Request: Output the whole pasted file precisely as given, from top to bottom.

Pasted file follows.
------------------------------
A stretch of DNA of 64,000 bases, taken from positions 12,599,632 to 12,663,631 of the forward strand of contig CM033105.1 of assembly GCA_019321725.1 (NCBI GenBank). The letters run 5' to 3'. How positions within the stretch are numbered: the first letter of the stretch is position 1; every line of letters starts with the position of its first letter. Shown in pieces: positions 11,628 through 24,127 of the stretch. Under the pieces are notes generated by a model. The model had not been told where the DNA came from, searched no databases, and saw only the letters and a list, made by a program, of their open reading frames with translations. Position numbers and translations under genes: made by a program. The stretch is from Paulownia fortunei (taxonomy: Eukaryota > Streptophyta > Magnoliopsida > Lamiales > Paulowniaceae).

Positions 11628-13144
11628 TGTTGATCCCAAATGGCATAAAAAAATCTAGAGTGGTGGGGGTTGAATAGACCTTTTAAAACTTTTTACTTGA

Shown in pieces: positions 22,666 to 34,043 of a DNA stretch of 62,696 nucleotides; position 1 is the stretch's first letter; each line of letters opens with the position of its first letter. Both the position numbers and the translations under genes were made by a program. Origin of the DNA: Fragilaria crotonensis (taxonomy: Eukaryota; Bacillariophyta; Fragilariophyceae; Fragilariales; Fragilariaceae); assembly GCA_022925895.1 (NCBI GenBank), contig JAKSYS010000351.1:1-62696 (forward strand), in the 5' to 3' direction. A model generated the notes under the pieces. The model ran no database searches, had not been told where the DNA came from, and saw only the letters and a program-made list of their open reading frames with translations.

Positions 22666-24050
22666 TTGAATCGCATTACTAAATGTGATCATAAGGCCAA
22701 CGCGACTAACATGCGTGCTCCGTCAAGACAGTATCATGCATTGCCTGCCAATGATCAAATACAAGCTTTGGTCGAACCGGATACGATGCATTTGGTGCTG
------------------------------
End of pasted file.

A stretch of DNA of 64,000 bases, taken from positions 12,599,632 to 12,663,631 of the forward strand of contig CM033105.1 of assembly GCA_019321725.1 (NCBI GenBank). The letters run 5' to 3'. How positions within the stretch are numbered: the first letter of the stretch is position 1; every line of letters starts with the position of its first letter. Shown in pieces: positions 11,628 through 24,127 of the stretch. Under the pieces are notes generated by a model. The model had not been told where the DNA came from, searched no databases, and saw only the letters and a list, made by a program, of their open reading frames with translations. Position numbers and translations under genes: made by a program. The stretch is from Paulownia fortunei (taxonomy: Eukaryota > Streptophyta > Magnoliopsida > Lamiales > Paulowniaceae).

Positions 11628-13144
11628 TGTTGATCCCAAATGGCATAAAAAAATCTAGAGTGGTGGGGGTTGAATAGACCTTTTAAAACTTTTTACTTGA

Shown in pieces: positions 22,666 to 34,043 of a DNA stretch of 62,696 nucleotides; position 1 is the stretch's first letter; each line of letters opens with the position of its first letter. Both the position numbers and the translations under genes were made by a program. Origin of the DNA: Fragilaria crotonensis (taxonomy: Eukaryota; Bacillariophyta; Fragilariophyceae; Fragilariales; Fragilariaceae); assembly GCA_022925895.1 (NCBI GenBank), contig JAKSYS010000351.1:1-62696 (forward strand), in the 5' to 3' direction. A model generated the notes under the pieces. The model ran no database searches, had not been told where the DNA came from, and saw only the letters and a program-made list of their open reading frames with translations.

Positions 22666-24050
22666 TTGAATCGCATTACTAAATGTGATCATAAGGCCAA
22701 CGCGACTAACATGCGTGCTCCGTCAAGACAGTATCATGCATTGCCTGCCAATGATCAAATACAAGCTTTGGTCGAACCGGATACGATGCATTTGGTGCTG